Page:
4. Steven Spearie, Local woman to be ordained as Catholic priest, State Journal-Register, April 12, 2014, visited May 22, 2014).
  5. See Marylynne Pitz, Despite excommunication threat, McCandless woman plans to become a priest, Pittsburg Post-Gazette, July 12, 2006, (last visited May 22, 2014).
  6. See 1983 CIC 658 § 1
  7. Cf. Simon Dodd, Episcopal authority and the abuse crisis,, 3 MPA __ (2013).
  8. Compare Dan Harris, Nun Excommunicated After Saving a Mother’s Life With Abortion, ABC News, June 1, 2010, (last visited May 22, 2014), with Mercy nun at hospital that allowed abortion ‘no longer excommunicated’, CNS, Dec. 9, 2011, (last visited May 22, 2014).
  9. See Brian Roewe, Australian priest, advocate for women’s ordination excommunicated, National Catholic Reporter, Sept. 24, 2013, (last visited January 4, 2014).
  10. Cf. Simon Dodd, Of Humanæ vitæ and the approaching Synod on the Family, n.11,, 4 MPA __, __ n.11 (2014)

Look at me still talking while there’s science to do!

Like GlaDOS, it turns out that the ISEE-3 probe is still alive!

Full story.

Notice: Site update

Next week, I plan to upgrade the WordPress engine that powers Motu Proprio; during that time, the blog may become unavailable for a short period of time.

Update: Upgrade complete. I’m going to leave this notice in place for now because upgrades do have a tendency to break things that don’t get noticed at first!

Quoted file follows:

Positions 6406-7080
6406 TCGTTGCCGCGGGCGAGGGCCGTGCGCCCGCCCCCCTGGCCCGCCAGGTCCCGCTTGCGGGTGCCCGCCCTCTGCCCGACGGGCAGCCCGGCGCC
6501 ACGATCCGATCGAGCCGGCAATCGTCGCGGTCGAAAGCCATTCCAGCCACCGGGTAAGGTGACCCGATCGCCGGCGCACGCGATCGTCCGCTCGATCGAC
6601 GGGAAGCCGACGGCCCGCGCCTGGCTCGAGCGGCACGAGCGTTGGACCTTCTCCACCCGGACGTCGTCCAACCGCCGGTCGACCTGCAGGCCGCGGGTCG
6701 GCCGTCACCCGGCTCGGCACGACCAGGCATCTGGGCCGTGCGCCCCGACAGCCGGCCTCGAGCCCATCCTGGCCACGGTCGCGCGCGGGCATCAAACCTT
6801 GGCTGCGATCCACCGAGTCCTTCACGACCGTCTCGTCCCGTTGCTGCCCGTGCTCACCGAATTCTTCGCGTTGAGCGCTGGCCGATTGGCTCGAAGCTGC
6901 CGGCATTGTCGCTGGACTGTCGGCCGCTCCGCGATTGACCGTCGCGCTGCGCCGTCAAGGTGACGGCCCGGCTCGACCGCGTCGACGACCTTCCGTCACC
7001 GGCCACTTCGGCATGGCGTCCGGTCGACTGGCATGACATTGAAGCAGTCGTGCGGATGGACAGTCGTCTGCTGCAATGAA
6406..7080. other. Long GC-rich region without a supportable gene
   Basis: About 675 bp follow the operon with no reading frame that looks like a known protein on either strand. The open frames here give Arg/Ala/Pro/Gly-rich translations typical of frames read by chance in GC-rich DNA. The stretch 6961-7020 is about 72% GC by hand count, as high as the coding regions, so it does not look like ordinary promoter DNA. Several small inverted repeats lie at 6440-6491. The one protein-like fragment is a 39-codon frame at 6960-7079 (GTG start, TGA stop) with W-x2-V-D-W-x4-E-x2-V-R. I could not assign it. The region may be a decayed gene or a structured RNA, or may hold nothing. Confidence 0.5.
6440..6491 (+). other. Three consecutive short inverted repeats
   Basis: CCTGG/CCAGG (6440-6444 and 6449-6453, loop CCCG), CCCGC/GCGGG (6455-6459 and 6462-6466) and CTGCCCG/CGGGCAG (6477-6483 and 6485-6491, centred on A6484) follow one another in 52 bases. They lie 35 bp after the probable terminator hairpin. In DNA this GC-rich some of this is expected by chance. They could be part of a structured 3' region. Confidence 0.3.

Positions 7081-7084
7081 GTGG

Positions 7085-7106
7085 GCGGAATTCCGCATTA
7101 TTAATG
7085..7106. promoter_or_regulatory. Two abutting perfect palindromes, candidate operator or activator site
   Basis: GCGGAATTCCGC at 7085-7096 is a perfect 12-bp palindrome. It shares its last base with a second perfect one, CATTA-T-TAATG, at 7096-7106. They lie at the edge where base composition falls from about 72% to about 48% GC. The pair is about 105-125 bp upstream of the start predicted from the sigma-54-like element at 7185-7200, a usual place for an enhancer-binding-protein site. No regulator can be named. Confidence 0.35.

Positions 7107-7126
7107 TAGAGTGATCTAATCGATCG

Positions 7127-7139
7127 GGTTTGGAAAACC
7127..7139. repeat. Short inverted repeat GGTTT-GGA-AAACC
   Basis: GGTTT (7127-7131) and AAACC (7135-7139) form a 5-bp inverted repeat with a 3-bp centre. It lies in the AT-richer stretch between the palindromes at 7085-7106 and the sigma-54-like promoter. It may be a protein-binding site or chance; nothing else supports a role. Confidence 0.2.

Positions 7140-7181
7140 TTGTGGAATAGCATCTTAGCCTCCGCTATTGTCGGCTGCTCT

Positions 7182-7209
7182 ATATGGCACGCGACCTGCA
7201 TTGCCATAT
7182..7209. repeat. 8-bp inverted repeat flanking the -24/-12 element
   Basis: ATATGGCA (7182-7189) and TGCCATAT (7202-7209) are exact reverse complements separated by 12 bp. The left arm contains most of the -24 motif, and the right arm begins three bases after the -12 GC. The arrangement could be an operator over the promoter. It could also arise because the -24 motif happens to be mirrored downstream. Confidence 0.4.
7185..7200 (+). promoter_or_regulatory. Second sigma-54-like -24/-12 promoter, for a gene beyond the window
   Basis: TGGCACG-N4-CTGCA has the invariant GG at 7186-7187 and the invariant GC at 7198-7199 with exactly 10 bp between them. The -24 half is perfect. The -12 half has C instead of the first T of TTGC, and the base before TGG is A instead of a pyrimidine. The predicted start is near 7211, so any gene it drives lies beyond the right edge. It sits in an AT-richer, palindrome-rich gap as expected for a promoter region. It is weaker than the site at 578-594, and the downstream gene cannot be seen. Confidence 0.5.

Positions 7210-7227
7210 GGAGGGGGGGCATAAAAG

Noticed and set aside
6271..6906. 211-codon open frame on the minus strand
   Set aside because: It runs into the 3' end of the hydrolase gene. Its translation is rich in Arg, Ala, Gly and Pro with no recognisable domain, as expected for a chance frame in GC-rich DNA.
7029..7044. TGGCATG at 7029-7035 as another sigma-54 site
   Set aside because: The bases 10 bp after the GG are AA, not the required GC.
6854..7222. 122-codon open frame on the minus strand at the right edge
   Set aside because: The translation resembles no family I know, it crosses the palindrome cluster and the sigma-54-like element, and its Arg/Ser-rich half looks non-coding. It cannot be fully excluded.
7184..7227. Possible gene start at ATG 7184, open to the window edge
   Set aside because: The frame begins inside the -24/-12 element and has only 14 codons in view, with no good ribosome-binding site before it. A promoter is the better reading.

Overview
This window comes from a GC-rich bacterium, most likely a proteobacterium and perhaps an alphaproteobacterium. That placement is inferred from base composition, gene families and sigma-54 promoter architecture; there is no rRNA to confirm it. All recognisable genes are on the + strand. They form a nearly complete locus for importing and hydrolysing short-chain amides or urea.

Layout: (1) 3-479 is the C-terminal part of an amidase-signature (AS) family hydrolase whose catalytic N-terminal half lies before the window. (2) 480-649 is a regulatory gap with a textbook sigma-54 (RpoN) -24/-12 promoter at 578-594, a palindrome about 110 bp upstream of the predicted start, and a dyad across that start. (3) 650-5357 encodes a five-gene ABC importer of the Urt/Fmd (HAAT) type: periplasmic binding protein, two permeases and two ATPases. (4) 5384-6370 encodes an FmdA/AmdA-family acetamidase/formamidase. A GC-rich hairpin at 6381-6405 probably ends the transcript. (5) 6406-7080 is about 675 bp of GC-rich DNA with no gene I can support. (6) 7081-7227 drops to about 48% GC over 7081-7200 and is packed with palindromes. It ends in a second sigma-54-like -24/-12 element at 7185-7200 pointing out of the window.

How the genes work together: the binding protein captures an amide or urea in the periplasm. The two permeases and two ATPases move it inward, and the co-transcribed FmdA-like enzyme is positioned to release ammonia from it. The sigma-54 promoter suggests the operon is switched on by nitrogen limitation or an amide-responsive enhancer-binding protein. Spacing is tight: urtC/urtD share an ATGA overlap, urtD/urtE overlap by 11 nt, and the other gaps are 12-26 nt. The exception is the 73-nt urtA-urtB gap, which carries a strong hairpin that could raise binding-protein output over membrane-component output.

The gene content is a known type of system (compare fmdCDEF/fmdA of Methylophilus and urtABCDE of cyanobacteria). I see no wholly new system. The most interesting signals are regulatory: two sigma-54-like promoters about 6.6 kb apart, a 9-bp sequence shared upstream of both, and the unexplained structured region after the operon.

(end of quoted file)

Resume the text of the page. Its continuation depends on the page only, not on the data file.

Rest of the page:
Conservatives, traditionalists, and Traditional Catholics

In the Remnant, Chris Ferrara contemplates the question “What exactly is a traditionlist?” 1 The nub of it is that a man who is, by Ferrara’s label, a “traditionalist,”

is a Catholic who lives the faith as if the ecclesial calamities of the post-Vatican II epoch had never happened—indeed, as if Vatican II itself had never happened. And the astonishing truth about the traditionalist is that no doctrine or disciplinary rule of the Church whatsoever forbids him to believe and to worship God in just that way, even though the great preponderance of Catholics no longer does. ¶ That Catholics who have simply gone on believing and worshiping as Catholics always did before the Council have come to be called traditionalists—quite suddenly in historical terms—that the very word tradition now distinguishes these relative few Catholics from the vast majority of the Church’s members, is the undeniable sign of a crisis like no other the Church has ever witnessed. Those who deny this would have to explain why it is only within that transformed vast majority, … described [by some] as neo-Catholic, that the faith has been steadily losing its grip on the people, with many falling away completely into the “silent apostasy” John Paul II lately lamented after hailing for so many years a “conciliar renewal” that was actually a massive collapse of faith and discipline.

I would think that Ferrara is describing what is often called a “Traditional Catholic” or “Trad.” To my way of thinking, a (small-t) traditionalist is more closely-related to a conservative—those whom some Trads dismiss, prissily, tendentiously, and unhelpfully, as “neoconservatives” or “neocons.” 2

Let me offer a partially-baked taxonomy. In a Catholic context, it seems to me that the difference between Trads and conservatives/traditionalists is that the former, as Ferrara perceptively suggests, seeks to “live[] the faith … as if Vatican II itself had never happened,” while the latter accepts what she regards as legitimate postconciliar developments. The differences between conservatives and (small-t) traditionalists are more subtle. I might suggest that it breaks down something like this: